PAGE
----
Hopes have been voiced that enforcement action for the wearing of face coverings on public transport will not be necessary.
From Friday July 10, face coverings are to be compulsory when travelling on public transport in Northern Ireland.
The Executive agreed to the policy on Thursday following a request by Infrastructure Minister Nichola Mallon.
Infrastructure Minister @nicholamallon and Translink CEO Chris Conway, want to remind everyone that face coverings will be compulsory when travelling on NI public transport from Friday July 10th. Click for more detail https://t.co/BbZpVGLu4J #HelpUsHelpYou #LetsGoSafelyTogether pic.twitter.com/4P5DiDOwRb— Translink (@Translink_NI) July 3, 2020
The new rule will apply to all passengers and Translink staff in public areas, although there will be exemptions for those who are not able to wear a face covering for specific medical reasons and children under the age of 13.
Translink Group chief executive Chris Conway said disposable masks will be given out in the initial period.
“We understand this will be a big change for everyone and passengers will need time to adapt to the new culture,” he said. “Over the coming week our staff will be helping people to understand the new guidance and, in the initial period, we plan to give away a quantity of disposable masks to get people into the habit of wearing their own face covering.
“Our staff will also be getting involved by wearing face coverings and helping encourage others to get on board.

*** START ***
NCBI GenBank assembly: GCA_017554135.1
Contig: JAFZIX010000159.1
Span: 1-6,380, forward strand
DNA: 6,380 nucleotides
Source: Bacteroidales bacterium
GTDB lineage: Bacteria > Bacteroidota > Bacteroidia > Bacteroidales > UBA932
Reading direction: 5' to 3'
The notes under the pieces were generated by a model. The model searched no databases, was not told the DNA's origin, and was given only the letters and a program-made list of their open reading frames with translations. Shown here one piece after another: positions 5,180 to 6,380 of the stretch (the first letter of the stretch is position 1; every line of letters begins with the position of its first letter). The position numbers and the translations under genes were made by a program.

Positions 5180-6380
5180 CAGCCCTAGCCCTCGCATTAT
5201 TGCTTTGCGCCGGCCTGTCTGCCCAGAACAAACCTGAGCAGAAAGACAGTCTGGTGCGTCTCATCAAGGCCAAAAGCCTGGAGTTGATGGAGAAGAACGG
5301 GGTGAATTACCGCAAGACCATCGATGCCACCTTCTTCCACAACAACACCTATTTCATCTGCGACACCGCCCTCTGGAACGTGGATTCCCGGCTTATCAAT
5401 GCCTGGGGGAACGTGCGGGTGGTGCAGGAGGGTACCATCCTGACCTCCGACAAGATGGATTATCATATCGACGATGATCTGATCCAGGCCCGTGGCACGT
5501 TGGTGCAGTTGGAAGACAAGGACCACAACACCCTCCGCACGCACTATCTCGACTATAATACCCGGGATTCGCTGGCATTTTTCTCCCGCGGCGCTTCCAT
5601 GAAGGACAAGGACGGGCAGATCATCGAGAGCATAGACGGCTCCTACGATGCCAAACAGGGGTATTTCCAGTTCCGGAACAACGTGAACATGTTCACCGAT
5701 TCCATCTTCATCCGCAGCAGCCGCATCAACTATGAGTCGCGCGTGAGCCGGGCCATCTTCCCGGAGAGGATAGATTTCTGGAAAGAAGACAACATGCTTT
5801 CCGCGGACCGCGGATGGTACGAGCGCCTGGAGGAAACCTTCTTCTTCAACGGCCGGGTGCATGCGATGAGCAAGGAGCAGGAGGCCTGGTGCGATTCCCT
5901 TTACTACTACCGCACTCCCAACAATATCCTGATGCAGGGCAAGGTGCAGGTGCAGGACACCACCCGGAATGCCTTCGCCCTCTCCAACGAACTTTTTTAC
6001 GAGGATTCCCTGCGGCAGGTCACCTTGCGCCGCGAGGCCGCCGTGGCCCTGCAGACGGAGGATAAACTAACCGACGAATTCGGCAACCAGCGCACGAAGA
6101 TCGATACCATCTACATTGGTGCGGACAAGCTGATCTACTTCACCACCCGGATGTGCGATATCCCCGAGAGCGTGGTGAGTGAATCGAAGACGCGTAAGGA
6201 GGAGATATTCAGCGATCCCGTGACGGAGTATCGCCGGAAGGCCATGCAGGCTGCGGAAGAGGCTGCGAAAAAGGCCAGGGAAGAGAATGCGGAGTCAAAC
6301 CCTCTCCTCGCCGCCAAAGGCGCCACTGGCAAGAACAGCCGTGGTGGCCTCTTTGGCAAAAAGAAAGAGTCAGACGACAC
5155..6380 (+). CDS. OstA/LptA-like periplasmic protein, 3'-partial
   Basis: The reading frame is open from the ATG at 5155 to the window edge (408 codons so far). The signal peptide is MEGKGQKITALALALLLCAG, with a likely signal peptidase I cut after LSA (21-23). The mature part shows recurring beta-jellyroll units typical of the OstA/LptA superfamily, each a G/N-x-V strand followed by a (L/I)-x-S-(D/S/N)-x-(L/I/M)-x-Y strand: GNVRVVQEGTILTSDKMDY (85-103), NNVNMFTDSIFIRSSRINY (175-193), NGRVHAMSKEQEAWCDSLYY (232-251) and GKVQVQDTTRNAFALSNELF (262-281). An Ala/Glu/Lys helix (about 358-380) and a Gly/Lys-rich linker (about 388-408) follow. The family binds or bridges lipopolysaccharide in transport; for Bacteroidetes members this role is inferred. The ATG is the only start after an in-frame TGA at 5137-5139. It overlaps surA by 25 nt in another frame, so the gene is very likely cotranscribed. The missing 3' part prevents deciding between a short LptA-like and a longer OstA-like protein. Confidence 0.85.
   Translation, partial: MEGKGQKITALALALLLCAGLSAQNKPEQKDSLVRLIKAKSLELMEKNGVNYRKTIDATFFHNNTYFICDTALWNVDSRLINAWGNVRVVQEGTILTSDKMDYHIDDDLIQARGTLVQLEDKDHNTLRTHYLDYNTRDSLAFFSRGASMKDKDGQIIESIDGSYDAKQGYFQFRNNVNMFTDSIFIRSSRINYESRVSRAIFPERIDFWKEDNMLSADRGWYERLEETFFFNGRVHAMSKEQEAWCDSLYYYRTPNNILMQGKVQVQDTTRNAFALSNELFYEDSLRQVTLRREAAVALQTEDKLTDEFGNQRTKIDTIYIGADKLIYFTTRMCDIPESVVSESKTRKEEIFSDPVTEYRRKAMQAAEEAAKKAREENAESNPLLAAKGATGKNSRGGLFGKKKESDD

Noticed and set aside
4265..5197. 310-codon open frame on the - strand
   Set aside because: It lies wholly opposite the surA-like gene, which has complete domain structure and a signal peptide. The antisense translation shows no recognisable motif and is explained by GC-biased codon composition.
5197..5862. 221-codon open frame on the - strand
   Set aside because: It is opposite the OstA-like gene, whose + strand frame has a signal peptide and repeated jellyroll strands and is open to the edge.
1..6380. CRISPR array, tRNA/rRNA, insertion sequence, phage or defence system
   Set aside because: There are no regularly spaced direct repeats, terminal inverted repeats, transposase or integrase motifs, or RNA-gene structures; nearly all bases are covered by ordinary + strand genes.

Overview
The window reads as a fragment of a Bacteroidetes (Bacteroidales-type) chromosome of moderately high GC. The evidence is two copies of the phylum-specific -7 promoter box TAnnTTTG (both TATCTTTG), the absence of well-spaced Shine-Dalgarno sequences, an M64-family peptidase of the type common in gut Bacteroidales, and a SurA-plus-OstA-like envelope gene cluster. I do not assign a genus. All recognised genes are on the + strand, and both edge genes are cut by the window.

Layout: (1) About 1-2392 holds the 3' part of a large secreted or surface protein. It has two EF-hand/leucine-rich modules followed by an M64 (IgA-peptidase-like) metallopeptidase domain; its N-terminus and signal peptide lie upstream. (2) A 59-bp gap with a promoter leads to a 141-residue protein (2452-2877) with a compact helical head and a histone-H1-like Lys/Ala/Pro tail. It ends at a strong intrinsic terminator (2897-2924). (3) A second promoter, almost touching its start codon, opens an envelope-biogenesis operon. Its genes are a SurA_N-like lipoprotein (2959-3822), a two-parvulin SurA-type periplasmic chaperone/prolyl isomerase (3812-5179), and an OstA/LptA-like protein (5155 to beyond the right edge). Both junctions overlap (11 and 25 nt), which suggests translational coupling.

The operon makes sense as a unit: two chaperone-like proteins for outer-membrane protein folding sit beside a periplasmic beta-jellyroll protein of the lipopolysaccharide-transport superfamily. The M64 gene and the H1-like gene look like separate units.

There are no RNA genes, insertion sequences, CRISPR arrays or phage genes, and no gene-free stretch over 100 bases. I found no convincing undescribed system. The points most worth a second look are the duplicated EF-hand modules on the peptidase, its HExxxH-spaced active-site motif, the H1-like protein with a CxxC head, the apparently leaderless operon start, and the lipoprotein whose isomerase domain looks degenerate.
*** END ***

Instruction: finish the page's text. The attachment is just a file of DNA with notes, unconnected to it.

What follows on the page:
“In addition, we will have new signage and information on how to make your own face covering on our website and social media channels to inform and reassure passengers, so they have the confidence to use our services when they need to.
“We do hope people will comply with this new regime as this simple act could save lives if we all do it together.
“This will be a legal requirement under the Covid-19 Public Health legislation, however, we hope that enforcement won’t be necessary. If it is, we will work with the relevant bodies.
“That’s not to say we can be complacent, wearing a face covering is just part of the range of measures to reduce the risk of transmission. We still need to practise the wider safety and travel advice including good hand hygiene, using contactless payments, travelling off-peak and social distancing.”
Mr Conway added that the regular deep cleaning of vehicles and facilities with mobile cleaning teams will continue.
Ms Mallon said there would be a “light-touch enforcement” of the policy.
“This is in no way about criminalising people, it’s about keeping them safe,” she said.
“It’s about bringing people with us, there are clear exemptions, so for people who cannot wear face coverings for mental health reasons, physical health or communication reasons, that’s absolutely fine and that will be respected.
“We don’t expect to be in a situation where the PSNI will have to become involved. That has been the case in England, Scotland and the south.”